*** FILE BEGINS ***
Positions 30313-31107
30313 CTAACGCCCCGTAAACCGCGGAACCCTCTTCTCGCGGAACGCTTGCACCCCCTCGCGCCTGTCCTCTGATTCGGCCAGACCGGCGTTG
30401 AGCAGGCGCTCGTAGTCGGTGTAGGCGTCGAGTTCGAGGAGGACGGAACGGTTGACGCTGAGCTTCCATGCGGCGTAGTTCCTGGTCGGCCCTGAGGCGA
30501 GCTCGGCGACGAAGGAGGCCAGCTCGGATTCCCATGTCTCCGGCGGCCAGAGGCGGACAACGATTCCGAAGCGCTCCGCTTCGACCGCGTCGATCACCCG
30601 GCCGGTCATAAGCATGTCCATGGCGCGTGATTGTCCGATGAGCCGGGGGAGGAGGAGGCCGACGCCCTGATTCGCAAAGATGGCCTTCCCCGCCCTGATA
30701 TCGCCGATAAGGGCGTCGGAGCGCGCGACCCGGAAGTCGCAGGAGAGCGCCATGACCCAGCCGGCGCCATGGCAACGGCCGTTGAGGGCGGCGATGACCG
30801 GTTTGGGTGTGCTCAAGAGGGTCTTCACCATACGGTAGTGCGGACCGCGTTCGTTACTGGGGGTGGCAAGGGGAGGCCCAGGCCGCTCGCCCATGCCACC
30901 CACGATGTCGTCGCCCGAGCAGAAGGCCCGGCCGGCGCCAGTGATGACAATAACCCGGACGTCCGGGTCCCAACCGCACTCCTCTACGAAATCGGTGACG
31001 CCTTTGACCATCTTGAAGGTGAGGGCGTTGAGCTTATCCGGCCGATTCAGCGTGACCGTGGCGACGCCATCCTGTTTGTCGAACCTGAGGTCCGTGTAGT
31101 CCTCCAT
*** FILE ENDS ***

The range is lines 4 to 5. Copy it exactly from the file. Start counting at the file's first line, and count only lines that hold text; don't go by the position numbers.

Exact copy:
30501 GCTCGGCGACGAAGGAGGCCAGCTCGGATTCCCATGTCTCCGGCGGCCAGAGGCGGACAACGATTCCGAAGCGCTCCGCTTCGACCGCGTCGATCACCCG
30601 GCCGGTCATAAGCATGTCCATGGCGCGTGATTGTCCGATGAGCCGGGGGAGGAGGAGGCCGACGCCCTGATTCGCAAAGATGGCCTTCCCCGCCCTGATA